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January 1974

Facial Prosthetics.

Arch Otolaryngol. 1974;99(1):78. doi:10.1001/archotol.1974.00780030082016

This article is only available in the PDF format. Download the PDF to view the article, as well as its associated figures and tables.


The author has become world-renowned in the field of facial prosthetics; therefore, Dr. Bulbulian's latest book in facial prosthetics is a welcome addition to the field.

The subject matter is divided logically into six categories: historical background; the field of facial prosthetics in general terms; methods of taking impressions and creating working models; the different materials available, including advantages and disadvantages; an office layout and facilities needed as viewed by the author; and the fabrication of specific prostheses such as the nose, ear, and the exenterated orbit.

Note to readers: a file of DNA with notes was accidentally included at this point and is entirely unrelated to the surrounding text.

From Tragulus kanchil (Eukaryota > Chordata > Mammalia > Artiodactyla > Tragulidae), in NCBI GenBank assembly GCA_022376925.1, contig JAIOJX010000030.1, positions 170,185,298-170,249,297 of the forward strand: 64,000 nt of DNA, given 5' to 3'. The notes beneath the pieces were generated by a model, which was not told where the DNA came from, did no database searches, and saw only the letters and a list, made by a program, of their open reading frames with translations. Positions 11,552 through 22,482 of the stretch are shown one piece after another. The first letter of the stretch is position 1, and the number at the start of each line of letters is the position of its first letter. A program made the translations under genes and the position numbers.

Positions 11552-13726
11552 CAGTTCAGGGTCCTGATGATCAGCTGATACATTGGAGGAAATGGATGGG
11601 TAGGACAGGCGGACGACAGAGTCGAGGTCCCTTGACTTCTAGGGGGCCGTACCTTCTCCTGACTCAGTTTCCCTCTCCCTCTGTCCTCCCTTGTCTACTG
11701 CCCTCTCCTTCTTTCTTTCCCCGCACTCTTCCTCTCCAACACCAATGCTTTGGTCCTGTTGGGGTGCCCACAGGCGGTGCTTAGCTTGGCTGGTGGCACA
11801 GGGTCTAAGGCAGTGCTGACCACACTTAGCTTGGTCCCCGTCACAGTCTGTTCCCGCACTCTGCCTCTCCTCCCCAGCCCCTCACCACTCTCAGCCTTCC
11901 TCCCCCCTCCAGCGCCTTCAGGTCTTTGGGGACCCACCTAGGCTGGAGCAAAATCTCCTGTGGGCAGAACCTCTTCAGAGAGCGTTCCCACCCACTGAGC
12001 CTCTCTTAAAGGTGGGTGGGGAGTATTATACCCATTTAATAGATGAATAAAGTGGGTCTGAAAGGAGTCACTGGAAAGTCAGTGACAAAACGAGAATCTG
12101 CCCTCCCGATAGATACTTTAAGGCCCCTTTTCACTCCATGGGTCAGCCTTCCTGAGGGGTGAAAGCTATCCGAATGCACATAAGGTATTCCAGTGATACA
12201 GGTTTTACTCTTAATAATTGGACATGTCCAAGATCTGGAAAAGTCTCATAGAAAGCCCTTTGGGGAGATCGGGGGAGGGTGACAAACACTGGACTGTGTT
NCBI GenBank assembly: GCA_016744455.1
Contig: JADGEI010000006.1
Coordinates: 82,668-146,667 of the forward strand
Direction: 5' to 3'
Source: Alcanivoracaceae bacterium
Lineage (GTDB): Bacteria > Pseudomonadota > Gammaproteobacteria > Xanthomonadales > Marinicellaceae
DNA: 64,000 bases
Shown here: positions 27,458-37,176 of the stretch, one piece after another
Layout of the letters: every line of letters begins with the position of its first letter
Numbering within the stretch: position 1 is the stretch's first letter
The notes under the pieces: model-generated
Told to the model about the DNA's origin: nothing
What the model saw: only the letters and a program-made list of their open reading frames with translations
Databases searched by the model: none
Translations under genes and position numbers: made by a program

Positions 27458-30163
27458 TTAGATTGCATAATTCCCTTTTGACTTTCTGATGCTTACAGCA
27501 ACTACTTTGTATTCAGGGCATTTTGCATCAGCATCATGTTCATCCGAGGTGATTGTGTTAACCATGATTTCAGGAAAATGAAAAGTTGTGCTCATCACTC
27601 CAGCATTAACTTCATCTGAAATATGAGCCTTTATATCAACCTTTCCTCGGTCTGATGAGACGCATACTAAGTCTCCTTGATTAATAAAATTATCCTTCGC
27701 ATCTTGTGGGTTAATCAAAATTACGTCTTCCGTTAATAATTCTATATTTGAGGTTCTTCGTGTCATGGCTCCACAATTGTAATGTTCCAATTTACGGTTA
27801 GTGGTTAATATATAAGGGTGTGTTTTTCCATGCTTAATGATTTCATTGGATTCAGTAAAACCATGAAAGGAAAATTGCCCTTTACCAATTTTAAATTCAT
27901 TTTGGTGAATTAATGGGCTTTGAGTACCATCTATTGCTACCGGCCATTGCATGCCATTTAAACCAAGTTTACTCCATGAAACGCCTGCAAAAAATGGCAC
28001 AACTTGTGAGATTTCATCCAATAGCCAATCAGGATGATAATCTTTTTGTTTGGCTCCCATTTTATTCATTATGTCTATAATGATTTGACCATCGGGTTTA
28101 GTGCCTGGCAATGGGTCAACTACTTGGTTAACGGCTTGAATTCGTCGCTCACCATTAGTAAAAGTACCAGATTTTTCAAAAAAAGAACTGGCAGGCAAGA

The first section gives a historical background of the various types of facial prosthetic appliances devised and the different materials used. It is interesting to the reader because it demonstrates the inventiveness of early practitioners and the severe limitations of the materials available. In retrospect, it is always interesting to know how the practitioners of the past designed and created facial appliances for

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